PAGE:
By: Ken Adams
This is a common question we get asked as full-service business intelligence professionals.
Sometimes the asking organization already owns licenses or is looking to invest in a new tool. Or sometimes the company’s research and analytics departments use Tableau while their financial analysts make use of Power BI.
Just about every time, the business asking is ultimately looking to find a solution that meets the needs of all functional areas, and to then focus its energy towards that solution.
For this post, I’ve decided to compare and contrast three of the best business intelligence software products available today: Microsoft Power BI vs Tableau vs Amazon QuickSight.
While far from an exhaustive list of BI tools, this list includes the 2 leaders in the Gartner Magic Quadrant (Power BI and Tableau) along with the BI/analytical tool offering from the largest of the cloud companies, Amazon QuickSight.
This list also happens to coincide with my most recent client. The organization owns Tableau, has some use of Power BI, and is simultaneously hosting many applications in AWS. There is a desire to migrate on-premise databases to AWS at some point in the not-too-distant future.
Power BI vs Tableau vs Amazon QuickSight – 4 Key Factors
For this comparison, I’m going to answer these four questions for each tool:
- What is the tool’s selling point?
- What is the tool’s pricing model?
- Which organizations are a good fit for the tool?
- How steep is the learning curve for the tool?
Factor #1: What is the tool’s selling point?
Microsoft Power BI
Gartner has recognized Microsoft as a leader in the Magic Quadrant for BI and Analytics for 13 years running. Power BI provides a wide variety of connectors, including on-premise data sources and offerings that live in other clouds. For any analyst that lives and breathes Microsoft Excel, Power BI is a no brainer.
The software gives users the ability to create live dashboards, powerful and plentiful visualizations, and paginated reports. Microsoft lessens the steepness of the learning curve by providing an effective learning environment along with a strong user community.
The Amazon product gives users the ability to source data in a hybrid manner, pulling from both on-premise and cloud data sources. Visualizations can be displayed on any web browser and with any iOS device. From a pricing standpoint, Amazon stands by their “pay-per-session” option as a way to provide powerful insights at an affordable price.
Tableau is a mature product that is used by enterprise-level companies all over the globe. The BI tool has set the “gold standard” in the world of self-service BI. It provides business users the ability to dive deeply into their data without the need for IT intervention. The BI tool’s maturity provides a wealth of community knowledge, a vast amount of visualizations, and a wide array of data connectors. Additionally, Tableau has “baked in” Extract, Transform, and Load (ETL) capabilities which might negate the need to purchase an additional tool.
Factor #2: What is their pricing model?
Microsoft Power BI
Microsoft offers different flavors of Power BI based on your organization’s usage. Power BI Desktop is a free offering and can be used effectively in your organization. Issues will arise when you attempt to share created reports with other Power BI or non-Power BI users. It does provide you with a full complement of data connectors, visualizations, and filters. This allows organizations to assess the tool without paying a price but will require an investment to begin creating shared content.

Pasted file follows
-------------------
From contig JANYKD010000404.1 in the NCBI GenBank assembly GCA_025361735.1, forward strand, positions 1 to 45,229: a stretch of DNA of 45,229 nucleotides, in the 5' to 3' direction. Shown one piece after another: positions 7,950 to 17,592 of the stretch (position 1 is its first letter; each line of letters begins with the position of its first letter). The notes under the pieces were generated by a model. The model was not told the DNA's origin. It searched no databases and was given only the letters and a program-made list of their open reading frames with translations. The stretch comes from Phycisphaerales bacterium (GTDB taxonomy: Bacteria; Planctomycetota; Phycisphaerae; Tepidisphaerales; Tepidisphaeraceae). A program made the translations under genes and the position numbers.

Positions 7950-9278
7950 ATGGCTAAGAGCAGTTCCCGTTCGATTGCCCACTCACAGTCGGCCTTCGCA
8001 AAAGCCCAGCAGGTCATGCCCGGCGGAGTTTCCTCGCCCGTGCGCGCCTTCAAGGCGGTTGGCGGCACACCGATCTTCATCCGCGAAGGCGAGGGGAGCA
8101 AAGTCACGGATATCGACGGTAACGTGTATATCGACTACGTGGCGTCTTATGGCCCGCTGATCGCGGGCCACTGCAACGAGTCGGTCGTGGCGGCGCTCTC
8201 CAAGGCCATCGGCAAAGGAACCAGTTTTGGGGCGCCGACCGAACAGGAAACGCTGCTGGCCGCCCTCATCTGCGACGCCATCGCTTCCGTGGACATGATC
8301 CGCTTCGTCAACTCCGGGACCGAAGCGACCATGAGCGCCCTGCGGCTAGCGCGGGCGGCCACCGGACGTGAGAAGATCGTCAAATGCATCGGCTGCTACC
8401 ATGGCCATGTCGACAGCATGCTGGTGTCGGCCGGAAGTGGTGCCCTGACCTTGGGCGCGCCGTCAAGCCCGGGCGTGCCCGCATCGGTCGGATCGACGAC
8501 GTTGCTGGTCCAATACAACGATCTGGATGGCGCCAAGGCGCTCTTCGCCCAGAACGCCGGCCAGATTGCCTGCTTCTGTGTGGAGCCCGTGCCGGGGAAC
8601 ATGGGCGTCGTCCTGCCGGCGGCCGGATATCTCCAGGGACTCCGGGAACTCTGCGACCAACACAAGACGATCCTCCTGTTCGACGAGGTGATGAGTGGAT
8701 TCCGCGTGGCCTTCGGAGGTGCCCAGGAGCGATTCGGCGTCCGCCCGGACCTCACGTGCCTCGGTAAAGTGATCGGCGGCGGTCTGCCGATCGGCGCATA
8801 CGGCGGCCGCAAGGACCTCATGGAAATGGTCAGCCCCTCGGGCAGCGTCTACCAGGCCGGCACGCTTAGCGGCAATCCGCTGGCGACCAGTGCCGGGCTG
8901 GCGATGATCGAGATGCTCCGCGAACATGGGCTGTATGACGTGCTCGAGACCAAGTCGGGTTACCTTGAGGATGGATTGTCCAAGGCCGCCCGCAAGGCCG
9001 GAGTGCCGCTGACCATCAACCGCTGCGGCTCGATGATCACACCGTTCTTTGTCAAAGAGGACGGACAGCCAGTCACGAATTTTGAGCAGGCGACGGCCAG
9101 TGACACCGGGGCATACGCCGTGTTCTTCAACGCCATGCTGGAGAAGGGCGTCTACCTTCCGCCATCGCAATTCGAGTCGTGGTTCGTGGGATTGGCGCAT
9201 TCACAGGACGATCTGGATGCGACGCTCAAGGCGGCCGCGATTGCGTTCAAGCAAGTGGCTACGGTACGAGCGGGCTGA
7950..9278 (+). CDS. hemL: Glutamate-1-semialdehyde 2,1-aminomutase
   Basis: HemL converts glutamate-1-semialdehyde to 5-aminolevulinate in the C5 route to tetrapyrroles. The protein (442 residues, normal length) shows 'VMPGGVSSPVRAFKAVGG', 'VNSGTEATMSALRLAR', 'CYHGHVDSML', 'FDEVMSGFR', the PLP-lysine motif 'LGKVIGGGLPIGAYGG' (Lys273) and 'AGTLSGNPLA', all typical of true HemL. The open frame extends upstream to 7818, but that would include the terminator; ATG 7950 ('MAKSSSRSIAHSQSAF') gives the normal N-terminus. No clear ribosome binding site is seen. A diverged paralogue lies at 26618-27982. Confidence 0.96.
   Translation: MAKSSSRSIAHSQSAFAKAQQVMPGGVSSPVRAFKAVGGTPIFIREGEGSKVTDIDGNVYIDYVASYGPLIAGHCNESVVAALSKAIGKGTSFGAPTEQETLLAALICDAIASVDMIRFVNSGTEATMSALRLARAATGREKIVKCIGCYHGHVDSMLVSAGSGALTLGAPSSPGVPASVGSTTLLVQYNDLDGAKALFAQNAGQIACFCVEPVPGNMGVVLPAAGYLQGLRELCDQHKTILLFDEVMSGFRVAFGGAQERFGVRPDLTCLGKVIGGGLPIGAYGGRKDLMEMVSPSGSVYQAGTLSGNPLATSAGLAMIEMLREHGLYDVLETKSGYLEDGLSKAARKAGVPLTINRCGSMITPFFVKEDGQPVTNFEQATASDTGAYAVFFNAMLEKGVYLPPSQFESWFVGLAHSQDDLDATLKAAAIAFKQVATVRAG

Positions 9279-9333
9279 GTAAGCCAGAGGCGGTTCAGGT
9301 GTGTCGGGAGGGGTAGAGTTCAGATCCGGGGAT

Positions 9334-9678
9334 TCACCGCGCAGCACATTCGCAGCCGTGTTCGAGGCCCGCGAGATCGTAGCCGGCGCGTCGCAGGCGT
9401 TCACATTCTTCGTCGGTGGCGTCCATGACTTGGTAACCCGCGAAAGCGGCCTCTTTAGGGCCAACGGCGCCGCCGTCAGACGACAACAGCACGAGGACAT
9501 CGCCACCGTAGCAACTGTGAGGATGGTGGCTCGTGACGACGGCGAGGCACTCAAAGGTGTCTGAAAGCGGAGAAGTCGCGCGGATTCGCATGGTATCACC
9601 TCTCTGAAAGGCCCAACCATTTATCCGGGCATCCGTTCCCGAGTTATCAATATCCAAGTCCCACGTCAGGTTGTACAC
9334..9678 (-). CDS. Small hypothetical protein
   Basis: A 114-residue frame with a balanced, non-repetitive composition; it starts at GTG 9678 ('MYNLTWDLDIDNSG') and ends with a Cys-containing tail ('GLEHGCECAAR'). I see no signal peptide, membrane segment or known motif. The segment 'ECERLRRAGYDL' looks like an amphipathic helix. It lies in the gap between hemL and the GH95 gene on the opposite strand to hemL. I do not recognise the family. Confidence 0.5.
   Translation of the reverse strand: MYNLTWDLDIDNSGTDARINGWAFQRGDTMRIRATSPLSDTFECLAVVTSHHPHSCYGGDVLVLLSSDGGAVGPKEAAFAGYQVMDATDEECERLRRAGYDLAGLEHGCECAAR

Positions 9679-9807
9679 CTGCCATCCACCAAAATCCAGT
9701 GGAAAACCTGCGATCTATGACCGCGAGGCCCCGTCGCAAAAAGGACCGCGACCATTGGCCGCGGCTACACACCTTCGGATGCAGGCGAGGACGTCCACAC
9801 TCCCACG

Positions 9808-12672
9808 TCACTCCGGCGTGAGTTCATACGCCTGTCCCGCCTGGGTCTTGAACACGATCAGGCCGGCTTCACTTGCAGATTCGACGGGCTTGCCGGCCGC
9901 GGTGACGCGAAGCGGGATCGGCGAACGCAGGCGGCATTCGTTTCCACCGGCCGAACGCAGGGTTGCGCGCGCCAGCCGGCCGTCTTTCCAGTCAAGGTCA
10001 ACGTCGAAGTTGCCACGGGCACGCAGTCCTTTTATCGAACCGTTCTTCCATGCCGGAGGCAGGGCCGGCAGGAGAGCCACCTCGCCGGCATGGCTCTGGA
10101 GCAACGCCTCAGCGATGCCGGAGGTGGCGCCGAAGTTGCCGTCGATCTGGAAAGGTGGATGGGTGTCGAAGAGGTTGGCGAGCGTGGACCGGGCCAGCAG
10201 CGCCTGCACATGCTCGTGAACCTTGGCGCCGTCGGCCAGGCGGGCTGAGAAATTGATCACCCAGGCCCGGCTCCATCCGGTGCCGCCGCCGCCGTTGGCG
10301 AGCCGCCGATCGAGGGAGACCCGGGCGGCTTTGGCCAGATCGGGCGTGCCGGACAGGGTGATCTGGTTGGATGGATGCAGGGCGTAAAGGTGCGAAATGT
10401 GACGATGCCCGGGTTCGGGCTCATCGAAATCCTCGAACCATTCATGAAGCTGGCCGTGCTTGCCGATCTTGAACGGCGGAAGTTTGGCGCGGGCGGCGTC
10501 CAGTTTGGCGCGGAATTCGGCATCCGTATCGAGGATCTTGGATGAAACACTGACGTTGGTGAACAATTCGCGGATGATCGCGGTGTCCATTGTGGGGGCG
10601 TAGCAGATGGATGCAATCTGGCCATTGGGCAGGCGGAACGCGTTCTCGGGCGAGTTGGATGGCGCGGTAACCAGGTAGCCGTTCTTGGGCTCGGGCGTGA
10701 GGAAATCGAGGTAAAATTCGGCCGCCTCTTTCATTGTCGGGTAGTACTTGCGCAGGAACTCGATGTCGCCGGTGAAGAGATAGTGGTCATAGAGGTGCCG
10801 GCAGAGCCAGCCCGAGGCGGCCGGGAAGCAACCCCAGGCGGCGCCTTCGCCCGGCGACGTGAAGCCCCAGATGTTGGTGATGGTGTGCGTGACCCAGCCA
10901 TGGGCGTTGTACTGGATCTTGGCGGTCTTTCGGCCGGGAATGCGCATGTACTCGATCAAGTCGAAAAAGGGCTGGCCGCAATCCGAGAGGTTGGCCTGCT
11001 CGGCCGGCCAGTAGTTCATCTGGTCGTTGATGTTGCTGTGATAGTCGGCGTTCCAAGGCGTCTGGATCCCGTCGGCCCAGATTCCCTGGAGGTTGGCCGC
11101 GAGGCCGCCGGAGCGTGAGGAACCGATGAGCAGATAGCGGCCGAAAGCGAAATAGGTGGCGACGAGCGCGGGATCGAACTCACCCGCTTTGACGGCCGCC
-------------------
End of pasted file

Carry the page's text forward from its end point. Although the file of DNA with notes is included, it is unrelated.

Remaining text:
Here are the 2 tiers for paid licenses:
- Power BI Pro: This is the full version of Power BI complete with the ability to share content (datasets; dashboards; reports), and embed Power BI in other applications and workspaces to be used for peer-to-peer sharing. The price is $10 a month per user, billed annually. That works out to $120 a year per user and if your organization has 100 users, you’ll need 100 licenses. This tier includes all Desktop features.
- Power BI Premium: Premium includes all of the Pro and Desktop features plus geographic distribution, incremental data refreshes, additional storage (100TB vs 10GB), paginated reports in Power BI Report Server, and more. This, however, comes with a pretty big price tag. Microsoft describes this as $4,995 per dedicated cloud compute and storage resource. For an organization that has 500 users, half of which are very active, an estimate would be around $7500 on a base tier.
Amazon splits their offering into two tiers, Standard and Enterprise. Standard is suitable for small groups or organizations that have a desire to analyze and dig into data. The price for Standard is $9 per month again billed annually or $12 paying month-to-month. The cost of a single user for a year would be $96.
The Enterprise tier breaks down as follows:
- Authors: Much like Standard, this provides user the ability to create and share content. Each user has 10GB of SPICE capacity. Unlike Standard, you also have the ability to refresh hourly, email reports, secure data at the row-level, connect to active directory, et al. You also have the Reader level – please note this comes with Enterprise only. The cost per user is $18 per user per month billed annually or $24 per user per month when paying month-to-month.